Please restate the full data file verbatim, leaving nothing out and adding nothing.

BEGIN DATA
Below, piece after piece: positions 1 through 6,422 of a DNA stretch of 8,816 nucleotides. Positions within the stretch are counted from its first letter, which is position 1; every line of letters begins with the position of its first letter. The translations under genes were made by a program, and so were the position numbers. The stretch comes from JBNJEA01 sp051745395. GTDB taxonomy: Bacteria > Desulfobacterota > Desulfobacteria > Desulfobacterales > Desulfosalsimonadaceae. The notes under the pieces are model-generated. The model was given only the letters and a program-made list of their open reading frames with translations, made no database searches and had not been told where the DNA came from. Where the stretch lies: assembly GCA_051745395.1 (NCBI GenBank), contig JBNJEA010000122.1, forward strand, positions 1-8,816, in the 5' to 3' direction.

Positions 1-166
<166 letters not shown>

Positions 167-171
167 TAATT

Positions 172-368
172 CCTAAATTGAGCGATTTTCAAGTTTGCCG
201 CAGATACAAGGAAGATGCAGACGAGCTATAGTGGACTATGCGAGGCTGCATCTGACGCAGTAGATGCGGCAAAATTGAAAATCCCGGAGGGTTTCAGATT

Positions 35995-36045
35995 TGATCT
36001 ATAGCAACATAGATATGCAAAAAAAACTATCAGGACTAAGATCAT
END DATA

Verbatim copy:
Below, piece after piece: positions 1 through 6,422 of a DNA stretch of 8,816 nucleotides. Positions within the stretch are counted from its first letter, which is position 1; every line of letters begins with the position of its first letter. The translations under genes were made by a program, and so were the position numbers. The stretch comes from JBNJEA01 sp051745395. GTDB taxonomy: Bacteria > Desulfobacterota > Desulfobacteria > Desulfobacterales > Desulfosalsimonadaceae. The notes under the pieces are model-generated. The model was given only the letters and a program-made list of their open reading frames with translations, made no database searches and had not been told where the DNA came from. Where the stretch lies: assembly GCA_051745395.1 (NCBI GenBank), contig JBNJEA010000122.1, forward strand, positions 1-8,816, in the 5' to 3' direction.

Positions 1-166
<166 letters not shown>

Positions 167-171
167 TAATT

Positions 172-368
172 CCTAAATTGAGCGATTTTCAAGTTTGCCG
201 CAGATACAAGGAAGATGCAGACGAGCTATAGTGGACTATGCGAGGCTGCATCTGACGCAGTAGATGCGGCAAAATTGAAAATCCCGGAGGGTTTCAGATT

Positions 35995-36045
35995 TGATCT
36001 ATAGCAACATAGATATGCAAAAAAAACTATCAGGACTAAGATCAT